- Vegetables are packed full of antioxidants like lutein and beta-carotene. These help to protect your dog against unstable molecules called free radicals. Free radicals are a major cause of aging and disease.
- Vegetables are high in fibre. Fibre passes through your dog’s intestines largely undigested. Once it reaches the colon, the bacteria living there ferment the fibre to create short chain fatty acids aka SCFAs. SCFAs are then used for energy, to build immune cells and protect the mucous lining in the gut. Fibre reduces cancer risk, has antioxidative properties, clears toxins and helps with gut health (more about which below).
Despite all the research, science still hasn’t discovered all the many ways in which food works to keep us healthy. Take something called fisetin, which is a natural plant compound (polyphenol) found in a variety of vegetables including strawberries and apples. Studies have found that fisetin reduces the effect of senescent aka ‘zombie’ cells. Zombie cells are cells that refuse to die but which hang around the body releasing chemicals that can be harmful to nearby cells, affecting cell survival and reparative potential. The build-up of these zombie cells promotes ageing and age-related conditions, including cardiovascular disease. When senior citizen mice are given fisetin their health life span improves dramatically.
There is hard research, too, showing that vegetables reduce the chances of cancer in dogs. A study involving Scottish Terriers, for example, found that feeding any type of vegetable at least three times a week produced a 70 percent reduced risk for developing transitional cell carcinoma, otherwise known as TCC, a type of cancer often found in the urinary bladder and urethra of older, smaller dogs. Feed green vegetables and you reduce that risk by 90%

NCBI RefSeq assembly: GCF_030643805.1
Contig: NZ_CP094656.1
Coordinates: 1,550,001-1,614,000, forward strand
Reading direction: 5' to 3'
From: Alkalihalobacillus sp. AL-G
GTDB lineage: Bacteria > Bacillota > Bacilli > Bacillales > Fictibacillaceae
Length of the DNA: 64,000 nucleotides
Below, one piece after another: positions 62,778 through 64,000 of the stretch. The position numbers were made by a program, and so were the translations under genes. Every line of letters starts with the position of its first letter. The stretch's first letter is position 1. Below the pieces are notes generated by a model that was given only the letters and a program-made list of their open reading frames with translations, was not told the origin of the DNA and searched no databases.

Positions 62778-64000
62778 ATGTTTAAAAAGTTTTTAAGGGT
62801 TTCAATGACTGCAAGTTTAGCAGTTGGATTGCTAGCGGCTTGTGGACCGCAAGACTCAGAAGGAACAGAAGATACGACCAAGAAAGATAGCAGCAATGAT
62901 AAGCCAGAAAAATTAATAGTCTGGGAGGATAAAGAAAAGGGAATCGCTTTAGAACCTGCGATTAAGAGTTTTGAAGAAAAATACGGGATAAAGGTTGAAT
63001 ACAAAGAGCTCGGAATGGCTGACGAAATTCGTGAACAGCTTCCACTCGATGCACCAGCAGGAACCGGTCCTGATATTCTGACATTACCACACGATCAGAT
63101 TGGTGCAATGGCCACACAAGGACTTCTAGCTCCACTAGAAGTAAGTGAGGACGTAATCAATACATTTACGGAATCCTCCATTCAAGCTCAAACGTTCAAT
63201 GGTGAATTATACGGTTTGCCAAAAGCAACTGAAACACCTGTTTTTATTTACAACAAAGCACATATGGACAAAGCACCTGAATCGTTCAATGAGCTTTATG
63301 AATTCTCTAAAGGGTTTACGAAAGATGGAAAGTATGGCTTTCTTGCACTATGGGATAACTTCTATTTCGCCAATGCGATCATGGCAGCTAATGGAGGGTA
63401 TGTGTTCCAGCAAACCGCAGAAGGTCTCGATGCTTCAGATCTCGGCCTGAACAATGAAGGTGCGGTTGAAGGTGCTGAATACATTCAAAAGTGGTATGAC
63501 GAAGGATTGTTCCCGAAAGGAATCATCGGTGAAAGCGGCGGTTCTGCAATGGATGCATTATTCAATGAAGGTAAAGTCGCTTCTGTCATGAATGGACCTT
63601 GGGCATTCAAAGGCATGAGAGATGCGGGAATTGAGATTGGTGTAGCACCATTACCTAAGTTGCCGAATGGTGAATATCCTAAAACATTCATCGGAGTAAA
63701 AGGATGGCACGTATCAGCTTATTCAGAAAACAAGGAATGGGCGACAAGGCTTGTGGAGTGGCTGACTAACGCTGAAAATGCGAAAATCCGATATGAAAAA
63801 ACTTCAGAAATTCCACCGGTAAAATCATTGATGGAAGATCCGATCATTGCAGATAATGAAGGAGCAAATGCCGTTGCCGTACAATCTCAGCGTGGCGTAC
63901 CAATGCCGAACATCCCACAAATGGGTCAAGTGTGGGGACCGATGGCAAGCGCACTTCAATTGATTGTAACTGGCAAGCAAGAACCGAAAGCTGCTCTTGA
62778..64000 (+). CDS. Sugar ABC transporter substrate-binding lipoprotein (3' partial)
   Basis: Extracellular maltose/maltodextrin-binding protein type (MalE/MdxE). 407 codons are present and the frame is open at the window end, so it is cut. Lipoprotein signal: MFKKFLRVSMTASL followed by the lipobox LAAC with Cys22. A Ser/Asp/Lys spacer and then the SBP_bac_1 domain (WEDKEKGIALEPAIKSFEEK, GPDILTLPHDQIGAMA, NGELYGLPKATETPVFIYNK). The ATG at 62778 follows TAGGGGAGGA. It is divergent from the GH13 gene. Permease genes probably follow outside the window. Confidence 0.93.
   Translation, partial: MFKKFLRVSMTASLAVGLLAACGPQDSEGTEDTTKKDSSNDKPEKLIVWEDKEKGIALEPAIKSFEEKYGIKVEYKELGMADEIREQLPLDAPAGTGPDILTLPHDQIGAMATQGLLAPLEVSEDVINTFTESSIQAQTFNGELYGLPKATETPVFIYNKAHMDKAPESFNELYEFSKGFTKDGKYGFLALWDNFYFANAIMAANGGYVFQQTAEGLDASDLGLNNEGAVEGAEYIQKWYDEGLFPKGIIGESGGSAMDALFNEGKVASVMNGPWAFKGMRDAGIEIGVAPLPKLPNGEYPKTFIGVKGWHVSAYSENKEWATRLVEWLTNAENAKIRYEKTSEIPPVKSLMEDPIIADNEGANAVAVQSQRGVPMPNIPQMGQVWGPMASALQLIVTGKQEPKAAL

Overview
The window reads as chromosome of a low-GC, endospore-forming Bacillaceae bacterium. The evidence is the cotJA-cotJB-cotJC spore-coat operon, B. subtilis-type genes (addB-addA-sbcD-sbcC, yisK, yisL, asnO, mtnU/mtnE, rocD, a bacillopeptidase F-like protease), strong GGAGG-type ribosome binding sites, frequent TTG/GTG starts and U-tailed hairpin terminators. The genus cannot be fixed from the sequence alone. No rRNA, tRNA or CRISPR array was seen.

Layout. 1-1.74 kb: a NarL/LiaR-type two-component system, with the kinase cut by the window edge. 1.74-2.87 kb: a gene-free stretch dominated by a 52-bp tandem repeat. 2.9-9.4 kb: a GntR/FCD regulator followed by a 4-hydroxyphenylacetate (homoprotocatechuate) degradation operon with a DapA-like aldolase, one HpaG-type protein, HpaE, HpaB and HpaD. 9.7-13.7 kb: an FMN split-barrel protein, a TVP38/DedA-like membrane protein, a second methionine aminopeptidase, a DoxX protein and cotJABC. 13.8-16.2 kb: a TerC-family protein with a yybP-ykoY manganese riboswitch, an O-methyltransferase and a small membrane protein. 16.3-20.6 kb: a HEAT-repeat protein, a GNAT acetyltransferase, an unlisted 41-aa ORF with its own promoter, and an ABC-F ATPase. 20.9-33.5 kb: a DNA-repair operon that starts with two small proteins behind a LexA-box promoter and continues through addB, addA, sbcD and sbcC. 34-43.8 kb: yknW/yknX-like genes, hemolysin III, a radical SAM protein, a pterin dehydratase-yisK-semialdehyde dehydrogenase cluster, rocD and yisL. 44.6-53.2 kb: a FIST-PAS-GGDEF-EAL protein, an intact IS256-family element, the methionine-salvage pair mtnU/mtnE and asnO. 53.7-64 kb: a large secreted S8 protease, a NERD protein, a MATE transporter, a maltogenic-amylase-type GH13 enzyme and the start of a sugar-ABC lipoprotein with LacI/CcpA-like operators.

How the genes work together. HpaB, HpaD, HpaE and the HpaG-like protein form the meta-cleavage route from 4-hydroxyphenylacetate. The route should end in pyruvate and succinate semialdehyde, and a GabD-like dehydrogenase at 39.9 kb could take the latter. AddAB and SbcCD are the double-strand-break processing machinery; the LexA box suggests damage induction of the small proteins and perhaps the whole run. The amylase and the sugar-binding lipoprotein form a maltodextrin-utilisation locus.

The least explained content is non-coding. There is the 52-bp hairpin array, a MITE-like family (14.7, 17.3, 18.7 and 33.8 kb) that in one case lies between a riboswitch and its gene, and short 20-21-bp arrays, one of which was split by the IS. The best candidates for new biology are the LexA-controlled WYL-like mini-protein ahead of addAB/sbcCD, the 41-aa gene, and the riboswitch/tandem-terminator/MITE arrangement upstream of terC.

There is still much work to be done about what a healthy dog’s biome looks like, but what we do know is that canine diets that exclude fresh vegetables result in considerably less healthy microbiomes.
Among the most important compounds plants provide are the polyphenols, flavonoids, and other phytonutrients. In multiple studies, adding polyphenols to the diet has been shown to significantly reduce markers of oxidative stress. Oxidative stress, to save you looking it up, reflects an imbalance between the systemic manifestation of reactive oxygen species and a biological system’s ability to readily detoxify the reactive intermediates or to repair the resulting damage. What does it matter? It is suspected to play a huge (and not very positive) role in a wide range of diseases including strokes, heart attacks, age-related development of cancer, Alzheimer’s and more.
Some apiaceous vegetables (e.g., carrots, cilantro, parsnips, fennel, celery, parsley) contain polyacetylenes, an unusual class of organic compounds that has antibacterial, antifungal, and antimycobacterial benefits. They play a key role in detoxifying several cancer-causing substances, specifically mycotoxins (including aflatoxin B1).
I could go on about other beneficial things to be found in vegetables such indole-3-carbinol, lutein, zeaxanthin, sulforaphanes and quercetin (considered nature’s Benadryl because it so good for dogs with allergies) but I feel I have made my point. Fresh vegetables can’t possibly do your dog any harm and there is plenty of evidence they will do him or her a great deal of good.